cation of the ACM.) I went to workshops on version control systems (for the software design course) and Alice 3, the latest release
of the graphical programming language from Carnegie-Mellon. We use Alice in Comp 121, our introductory course for non-majors,
and the new version is really exciting - it combines Sims-like characters with Java programming, so that it could also be useful in
beginning courses for majors.
I'm also a member of the search committee for the new Vice President of Enrollment Management and Marketing, and of
course I participated in the search for my replacement. All in all, it was a busy last semester.
Eric Stahlberg: The computational science program at Wittenberg is continuing to grow. This fall, thanks to a strong effort by ad-
missions and new scholarship funding from the Ohio Board of Regents, the program will welcome an incoming class with over a
dozen new computational science minors. The program also eagerly anticipates the installation over the summer of a new computing
cluster system which will supplement the existing 32 processor cluster while providing exciting new research opportunities in com-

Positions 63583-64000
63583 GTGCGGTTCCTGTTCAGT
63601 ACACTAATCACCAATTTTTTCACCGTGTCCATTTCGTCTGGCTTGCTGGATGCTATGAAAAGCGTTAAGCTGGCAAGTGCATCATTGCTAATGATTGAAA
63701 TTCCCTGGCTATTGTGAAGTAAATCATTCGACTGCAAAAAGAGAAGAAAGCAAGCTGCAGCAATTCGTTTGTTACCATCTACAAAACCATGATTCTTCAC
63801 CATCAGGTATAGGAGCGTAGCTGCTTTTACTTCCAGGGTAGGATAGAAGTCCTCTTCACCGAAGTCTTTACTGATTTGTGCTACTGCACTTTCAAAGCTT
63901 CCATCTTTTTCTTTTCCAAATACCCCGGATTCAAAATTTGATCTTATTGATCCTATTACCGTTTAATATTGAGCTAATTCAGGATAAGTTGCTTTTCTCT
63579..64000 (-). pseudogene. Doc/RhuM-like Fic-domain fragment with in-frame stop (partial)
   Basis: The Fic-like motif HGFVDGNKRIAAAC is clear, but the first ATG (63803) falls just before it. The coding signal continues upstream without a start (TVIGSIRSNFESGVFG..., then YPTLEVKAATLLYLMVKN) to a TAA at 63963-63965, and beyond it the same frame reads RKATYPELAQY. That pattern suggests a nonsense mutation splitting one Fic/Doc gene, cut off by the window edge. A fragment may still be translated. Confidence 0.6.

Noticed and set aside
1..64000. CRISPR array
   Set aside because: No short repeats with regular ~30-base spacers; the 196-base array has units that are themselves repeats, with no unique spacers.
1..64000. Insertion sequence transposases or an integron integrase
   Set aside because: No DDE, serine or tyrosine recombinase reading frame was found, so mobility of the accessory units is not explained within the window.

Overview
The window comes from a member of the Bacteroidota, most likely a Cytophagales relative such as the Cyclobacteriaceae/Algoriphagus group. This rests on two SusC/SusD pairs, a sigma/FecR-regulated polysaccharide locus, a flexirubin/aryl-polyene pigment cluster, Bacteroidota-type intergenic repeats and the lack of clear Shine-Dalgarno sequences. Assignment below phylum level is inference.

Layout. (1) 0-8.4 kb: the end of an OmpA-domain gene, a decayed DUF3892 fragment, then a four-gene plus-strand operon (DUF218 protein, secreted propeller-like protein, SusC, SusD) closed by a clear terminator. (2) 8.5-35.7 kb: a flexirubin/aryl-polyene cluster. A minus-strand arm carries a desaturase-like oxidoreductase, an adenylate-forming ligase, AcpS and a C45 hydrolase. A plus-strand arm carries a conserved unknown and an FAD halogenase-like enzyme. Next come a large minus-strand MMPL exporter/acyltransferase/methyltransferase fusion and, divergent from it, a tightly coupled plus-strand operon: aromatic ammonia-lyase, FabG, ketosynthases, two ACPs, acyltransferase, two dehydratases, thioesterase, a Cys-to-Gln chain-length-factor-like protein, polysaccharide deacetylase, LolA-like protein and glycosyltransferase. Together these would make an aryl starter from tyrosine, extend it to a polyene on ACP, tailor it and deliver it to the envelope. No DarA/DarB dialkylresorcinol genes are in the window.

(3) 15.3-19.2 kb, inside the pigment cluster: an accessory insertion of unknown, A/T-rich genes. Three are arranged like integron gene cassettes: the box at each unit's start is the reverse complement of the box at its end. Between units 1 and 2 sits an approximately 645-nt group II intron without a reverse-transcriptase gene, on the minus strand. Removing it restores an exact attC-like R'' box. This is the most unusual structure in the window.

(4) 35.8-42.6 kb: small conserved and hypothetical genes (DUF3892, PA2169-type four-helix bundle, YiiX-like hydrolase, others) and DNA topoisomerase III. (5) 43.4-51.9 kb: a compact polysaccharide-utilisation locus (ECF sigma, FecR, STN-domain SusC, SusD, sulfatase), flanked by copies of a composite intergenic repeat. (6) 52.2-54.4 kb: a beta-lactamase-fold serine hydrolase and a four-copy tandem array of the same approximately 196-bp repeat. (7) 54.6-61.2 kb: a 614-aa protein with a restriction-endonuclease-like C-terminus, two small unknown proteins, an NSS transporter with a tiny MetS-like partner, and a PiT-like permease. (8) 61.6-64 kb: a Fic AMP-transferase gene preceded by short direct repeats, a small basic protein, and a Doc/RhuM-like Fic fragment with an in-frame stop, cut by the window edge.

puter science hardware and application research. Exciting times are ahead for Computational Science.
Brian Shelburne: During the Spring 2009 semester I was on sabbatical and Doug Andrews took over a chair of the department. I
was able to have a busy and productive semester.
I audited Doug Andrews’s course Math 127: Introduction to Statistics so I would be able to teach the course next fall. This
meant doing all the homework and taking all the tests (which Doug then had to grade!)
I submitted two papers for publication. One was on teaching multiple architectures in a computer organization course and
the other was based on a talk I gave at the Spring meeting of the MAA (see below).
I continued my investigation (research) into how in 1949 the ENIAC (Electronic Numerical Integrator and Computer) com-
puted pi out to 2000+ decimal places. This was the first use of a computer to obtain the decimal expansion of pi. Given the rather
primitive nature of the ENIAC (for example it could only store 200 digits and was programmed by rewiring the connections between
the various computational units), trying to reverse-engineer how this was done was challenging especially since technical documen-
tation on the ENIAC is hard to come by. Part of the work involved writing computer programs that simulated how the ENIAC
worked and how the ENIAC might have been used to compute pi.